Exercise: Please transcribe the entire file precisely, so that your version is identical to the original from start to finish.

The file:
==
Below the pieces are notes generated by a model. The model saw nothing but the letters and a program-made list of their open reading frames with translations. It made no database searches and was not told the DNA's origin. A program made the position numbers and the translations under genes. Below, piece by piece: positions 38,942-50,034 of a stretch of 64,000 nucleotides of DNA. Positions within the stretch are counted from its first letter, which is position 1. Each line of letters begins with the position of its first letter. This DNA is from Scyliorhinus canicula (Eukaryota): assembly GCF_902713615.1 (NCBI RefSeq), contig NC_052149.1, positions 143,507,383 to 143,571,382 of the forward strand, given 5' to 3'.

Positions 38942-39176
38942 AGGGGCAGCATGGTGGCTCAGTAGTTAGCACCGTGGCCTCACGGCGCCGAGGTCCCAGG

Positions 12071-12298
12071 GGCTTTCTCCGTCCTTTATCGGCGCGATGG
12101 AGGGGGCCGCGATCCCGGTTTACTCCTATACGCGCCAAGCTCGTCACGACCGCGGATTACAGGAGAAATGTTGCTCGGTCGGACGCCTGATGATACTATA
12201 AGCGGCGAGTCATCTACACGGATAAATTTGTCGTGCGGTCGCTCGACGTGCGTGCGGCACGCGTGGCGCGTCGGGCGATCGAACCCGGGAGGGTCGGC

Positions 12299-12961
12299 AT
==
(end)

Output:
Below the pieces are notes generated by a model. The model saw nothing but the letters and a program-made list of their open reading frames with translations. It made no database searches and was not told the DNA's origin. A program made the position numbers and the translations under genes. Below, piece by piece: positions 38,942-50,034 of a stretch of 64,000 nucleotides of DNA. Positions within the stretch are counted from its first letter, which is position 1. Each line of letters begins with the position of its first letter. This DNA is from Scyliorhinus canicula (Eukaryota): assembly GCF_902713615.1 (NCBI RefSeq), contig NC_052149.1, positions 143,507,383 to 143,571,382 of the forward strand, given 5' to 3'.

Positions 38942-39176
38942 AGGGGCAGCATGGTGGCTCAGTAGTTAGCACCGTGGCCTCACGGCGCCGAGGTCCCAGG

Positions 12071-12298
12071 GGCTTTCTCCGTCCTTTATCGGCGCGATGG
12101 AGGGGGCCGCGATCCCGGTTTACTCCTATACGCGCCAAGCTCGTCACGACCGCGGATTACAGGAGAAATGTTGCTCGGTCGGACGCCTGATGATACTATA
12201 AGCGGCGAGTCATCTACACGGATAAATTTGTCGTGCGGTCGCTCGACGTGCGTGCGGCACGCGTGGCGCGTCGGGCGATCGAACCCGGGAGGGTCGGC

Positions 12299-12961
12299 AT